For these reasons, there is an expanding interest in the evaluation of the retina as a mirror of the CNS, particularly as a model to study AD pathology. In fact, a greater understanding of the link between ocular disorders and AD disease may help in the identification of some overlapping molecular mechanisms this will help in the development of novel therapeutic strategies, which are missing to date.

In this study we used a well-characterized murine model of AD, the TgCRND8 mouse model, to study retina/ocular pathological changes and ocular biomarkers for early detection of AD. We previously showed that TgCRND8 mice develop an early cognitive impairment, at 3 months of age, due to increasing Aβ oligomers production followed by phosphorylation of APP, as well as p-Tau deposition and inflammation [24-26]. Moreover, in these mice we showed that the JNK signaling pathway plays a key role in the pathogenesis of AD, and that the inhibition of JNK through D-JNKI1 exerts a protective effect if administrated at early and late stages of the disease [24-25].

To verify if JNK is implicated also in ocular degeneration, we focusing on RGCs death and ocular AD related-changes such as: Aβ oligomers accumulation, APP and Tau alterations, searching similar molecular mechanisms previously found in brain parenchyma [24]. Secondly, we analyzed the effect of D-JNKI1 against ocular pathological process in TgCRND8 mice.

We demonstrated that TgCRND8 mice present a significant thinning of the RNFL layers and a reduction in the number of RGCs in the retina. Moreover, we found in both the retina as well as the total eye homogenates an accumulation of Aβ 1-42 toxic species, p-APP and p-Tau, well-recapitulating the neuropathological changes observed in hippocampal and cortical brain regions [24]. In addition, TgCRND8 mice showed a powerful activation of the JNK signaling pathway in the retina, as previously demonstrated in hippocampal and cortical tissues, corroborating the hypothesis that the retina and the brain shared similar intracellular degenerative signaling pathways. Finally, D-JNKI1 treatment prevented AD-related alterations in eye-homogenates and retinas, preserving the number of RGC and the thickness of the RNFL layer. These results indicate that eye represents an important window of the brain and can be used to monitor AD progression as well as efficacy of new treatments, being easily accessible with non-invasive optical imaging techniques as OCT.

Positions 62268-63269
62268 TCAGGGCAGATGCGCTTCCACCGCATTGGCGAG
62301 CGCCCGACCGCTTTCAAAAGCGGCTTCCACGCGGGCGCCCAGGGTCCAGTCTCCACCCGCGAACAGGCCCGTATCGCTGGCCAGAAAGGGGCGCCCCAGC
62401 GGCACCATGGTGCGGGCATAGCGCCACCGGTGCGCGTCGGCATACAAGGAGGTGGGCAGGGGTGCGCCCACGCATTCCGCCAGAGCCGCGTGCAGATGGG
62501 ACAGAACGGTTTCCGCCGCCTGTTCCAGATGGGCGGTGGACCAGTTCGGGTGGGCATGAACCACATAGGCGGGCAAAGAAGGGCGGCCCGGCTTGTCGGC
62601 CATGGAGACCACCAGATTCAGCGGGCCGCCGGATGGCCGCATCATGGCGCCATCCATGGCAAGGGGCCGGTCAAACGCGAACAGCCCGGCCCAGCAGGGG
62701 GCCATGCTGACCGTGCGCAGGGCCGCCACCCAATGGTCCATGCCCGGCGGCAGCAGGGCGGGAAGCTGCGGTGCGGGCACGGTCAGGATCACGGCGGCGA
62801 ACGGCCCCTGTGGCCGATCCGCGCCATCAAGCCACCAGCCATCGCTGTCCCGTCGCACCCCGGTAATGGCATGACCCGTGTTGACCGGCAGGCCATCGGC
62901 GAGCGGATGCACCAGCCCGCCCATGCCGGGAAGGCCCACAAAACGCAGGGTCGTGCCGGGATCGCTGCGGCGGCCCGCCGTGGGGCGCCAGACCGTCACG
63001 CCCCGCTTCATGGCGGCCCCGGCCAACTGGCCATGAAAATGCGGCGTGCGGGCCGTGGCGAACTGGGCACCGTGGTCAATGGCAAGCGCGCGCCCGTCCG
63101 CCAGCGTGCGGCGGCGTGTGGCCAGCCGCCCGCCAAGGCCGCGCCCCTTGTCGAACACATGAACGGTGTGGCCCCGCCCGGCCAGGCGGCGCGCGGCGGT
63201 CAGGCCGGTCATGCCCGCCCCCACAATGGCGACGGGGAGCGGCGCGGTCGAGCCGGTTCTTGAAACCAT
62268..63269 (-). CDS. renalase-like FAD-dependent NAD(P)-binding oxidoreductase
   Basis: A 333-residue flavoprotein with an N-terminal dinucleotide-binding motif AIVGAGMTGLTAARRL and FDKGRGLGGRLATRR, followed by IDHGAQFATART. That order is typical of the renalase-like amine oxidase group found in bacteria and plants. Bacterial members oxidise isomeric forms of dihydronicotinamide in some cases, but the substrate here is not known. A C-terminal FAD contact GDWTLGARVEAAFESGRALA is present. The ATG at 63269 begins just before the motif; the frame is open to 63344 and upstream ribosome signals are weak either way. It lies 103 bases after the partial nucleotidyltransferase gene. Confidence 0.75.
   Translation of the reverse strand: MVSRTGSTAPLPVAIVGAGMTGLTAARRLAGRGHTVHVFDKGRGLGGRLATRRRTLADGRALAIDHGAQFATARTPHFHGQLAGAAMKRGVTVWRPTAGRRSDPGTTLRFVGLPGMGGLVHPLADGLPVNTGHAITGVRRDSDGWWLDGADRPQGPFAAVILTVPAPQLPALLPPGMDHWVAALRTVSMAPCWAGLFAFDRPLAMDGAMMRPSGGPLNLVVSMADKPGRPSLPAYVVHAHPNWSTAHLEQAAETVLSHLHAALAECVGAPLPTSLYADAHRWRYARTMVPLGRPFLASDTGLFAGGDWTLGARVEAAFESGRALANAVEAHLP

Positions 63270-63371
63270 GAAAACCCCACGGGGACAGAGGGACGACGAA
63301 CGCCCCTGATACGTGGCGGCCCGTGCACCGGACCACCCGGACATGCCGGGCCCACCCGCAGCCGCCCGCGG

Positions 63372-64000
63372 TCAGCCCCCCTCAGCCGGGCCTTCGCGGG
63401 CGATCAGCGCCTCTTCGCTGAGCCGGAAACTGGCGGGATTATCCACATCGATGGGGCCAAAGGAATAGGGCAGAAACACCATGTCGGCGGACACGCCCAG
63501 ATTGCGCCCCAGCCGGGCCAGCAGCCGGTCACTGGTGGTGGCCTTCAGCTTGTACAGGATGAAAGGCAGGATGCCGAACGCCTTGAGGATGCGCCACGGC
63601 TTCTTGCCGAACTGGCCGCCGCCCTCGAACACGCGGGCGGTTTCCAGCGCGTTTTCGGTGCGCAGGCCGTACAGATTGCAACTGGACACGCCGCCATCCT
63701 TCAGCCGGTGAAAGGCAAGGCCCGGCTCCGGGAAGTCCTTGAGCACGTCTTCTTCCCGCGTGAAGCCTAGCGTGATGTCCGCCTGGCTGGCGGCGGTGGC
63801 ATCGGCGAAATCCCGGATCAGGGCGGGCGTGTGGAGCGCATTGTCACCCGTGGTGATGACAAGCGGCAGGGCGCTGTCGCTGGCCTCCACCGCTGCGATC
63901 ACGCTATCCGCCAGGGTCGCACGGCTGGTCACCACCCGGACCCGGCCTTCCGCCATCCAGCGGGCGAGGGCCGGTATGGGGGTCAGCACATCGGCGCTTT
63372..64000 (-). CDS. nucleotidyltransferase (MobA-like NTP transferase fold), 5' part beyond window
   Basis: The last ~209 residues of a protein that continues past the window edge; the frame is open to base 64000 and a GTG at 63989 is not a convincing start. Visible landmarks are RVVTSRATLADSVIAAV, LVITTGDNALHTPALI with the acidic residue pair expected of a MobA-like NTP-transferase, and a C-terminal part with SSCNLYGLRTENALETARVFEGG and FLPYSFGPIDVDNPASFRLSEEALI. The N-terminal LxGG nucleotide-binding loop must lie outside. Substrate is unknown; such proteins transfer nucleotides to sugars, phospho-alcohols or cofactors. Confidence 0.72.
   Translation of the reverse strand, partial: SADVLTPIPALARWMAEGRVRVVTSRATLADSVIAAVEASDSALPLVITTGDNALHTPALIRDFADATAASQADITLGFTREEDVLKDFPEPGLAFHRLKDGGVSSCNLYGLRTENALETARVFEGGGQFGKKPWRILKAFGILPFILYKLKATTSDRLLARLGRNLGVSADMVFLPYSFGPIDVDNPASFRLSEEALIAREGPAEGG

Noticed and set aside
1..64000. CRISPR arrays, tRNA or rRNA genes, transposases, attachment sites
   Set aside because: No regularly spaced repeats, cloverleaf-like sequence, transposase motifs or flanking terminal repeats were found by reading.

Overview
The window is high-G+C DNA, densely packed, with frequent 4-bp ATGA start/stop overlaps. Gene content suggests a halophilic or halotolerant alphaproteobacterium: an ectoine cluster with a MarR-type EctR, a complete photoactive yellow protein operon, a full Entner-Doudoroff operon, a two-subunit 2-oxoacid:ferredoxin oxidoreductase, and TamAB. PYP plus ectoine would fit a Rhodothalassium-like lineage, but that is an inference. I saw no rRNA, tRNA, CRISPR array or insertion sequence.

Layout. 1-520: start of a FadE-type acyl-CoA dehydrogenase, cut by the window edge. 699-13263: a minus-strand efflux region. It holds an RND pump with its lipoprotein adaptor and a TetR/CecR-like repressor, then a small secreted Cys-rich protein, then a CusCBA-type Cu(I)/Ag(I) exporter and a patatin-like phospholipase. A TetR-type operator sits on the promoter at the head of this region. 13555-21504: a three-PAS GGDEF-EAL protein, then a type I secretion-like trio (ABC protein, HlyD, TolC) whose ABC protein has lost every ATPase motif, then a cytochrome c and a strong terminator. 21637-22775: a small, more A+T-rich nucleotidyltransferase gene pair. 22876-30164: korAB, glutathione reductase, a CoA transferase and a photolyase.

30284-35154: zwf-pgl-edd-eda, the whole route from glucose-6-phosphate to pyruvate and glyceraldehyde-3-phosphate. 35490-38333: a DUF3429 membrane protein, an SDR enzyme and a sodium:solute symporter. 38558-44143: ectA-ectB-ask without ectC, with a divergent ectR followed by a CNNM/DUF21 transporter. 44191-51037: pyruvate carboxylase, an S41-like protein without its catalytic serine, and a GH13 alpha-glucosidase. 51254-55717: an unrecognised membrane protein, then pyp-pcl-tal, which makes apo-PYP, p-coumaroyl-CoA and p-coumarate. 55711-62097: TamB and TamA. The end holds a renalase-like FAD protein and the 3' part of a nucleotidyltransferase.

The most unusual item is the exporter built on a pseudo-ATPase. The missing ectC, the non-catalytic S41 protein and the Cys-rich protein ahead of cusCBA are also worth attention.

TgCRND8 mice present accumulation of toxic Aβ species and tau in the retina as well as activation of the JNK signaling pathway

To detect typical hallmarks of AD, such as amyloid plaques and hyperphosphorylated Tau, we performed immunohistochemical analysis on the retina of TgCRND8 (tg) and wild-type mice (WT). We observed an over-expression of APP and Aβ oligomers in the retina of TgCRND8 by using respectively an antibody against APP and the 6E10 antibody to detect the beta amyloid deposition (Figure 1A-1D). We described for the first time a significant increase in the immuno-reactivity of APP in the Retinal Ganglion Cells (RGC layer), as well as a less marked APP staining in the inner nuclear layer (INL) (Figure 1A-1B) of 4-month-old TgCRND8 compared to wild type mice. Using the 6E10 antibody, we observed a similar staining pattern (Figure 1C-1D). We then evaluated aggregates of hyperphosphorylated Tau (p-Tau) in the retina of TgCRND8 mice, observing for the first time a strongly increase of immune-positive staining of p-Tau compared to WT mice (Figure 1E-1F). The p-Tau immunoreactivity was strong in the RGC layer, and detectable at lower levels in the outer nuclear layer (ONL) and in the retinal pigment epithelium (RPE) (Figure 1E-1F). The evaluation of APP, p-APP, Tau and p-Tau levels was additionally performed and quantified by Western blotting analysis. We found that the level of APP was increased by 5 folds in the retina of TgCRND8 mice compared to WT mice (Figure 1G-1H), while the p-APP level was significantly increased by 1.5 folds (Figure 1G-1H, see quantification). In a similar manner, Tau and p-Tau were augmented by 1.5 folds in TgCRND8 mice compared to wild type mice (Figure 1G, I see densitometric quantification). Moreover, we also detected Aβ toxic species in retina homogenates from TgCRND8 mice, using the ELISA assay, underlyng a significant increase of Aβ oligomers formation in tg mice compared to WT mice (Figure 1J).

Deposition and quantification of Aβ plaques, APP and hyperphosphorylated Tau in the retina of TgCRND8 mice.

Figure 1: Deposition and quantification of Aβ plaques, APP and hyperphosphorylated Tau in the retina of TgCRND8 mice. Retinal flat mount indicating deposition of APP (A-B), 6e10 (C-D) positive amyloid aggregates, and P-Tau (E-F) in TgCRND8 mice [left] and WT mice [right] [Scale 200 μm]. (G-I) Western blot analysis showed altered level of APP/P-APP, Tau/P-Tau [bands highlighted] in retinal lysates from Tg compared to WT animals and their densitometric quantification. (J) Quantitative determination of beta amyloid fragments [1-42] in the retina by ELISA assay, showing an increased in the level of Aβ 1–42 in TgCRND8 compared to control mice. Data are expressed as mean ±SEM, Student’s T-test *p< 0.05. Data are expressed as mean ±SEM. Student’s t-test: *p< 0.05, *** p< 0.001; n=6.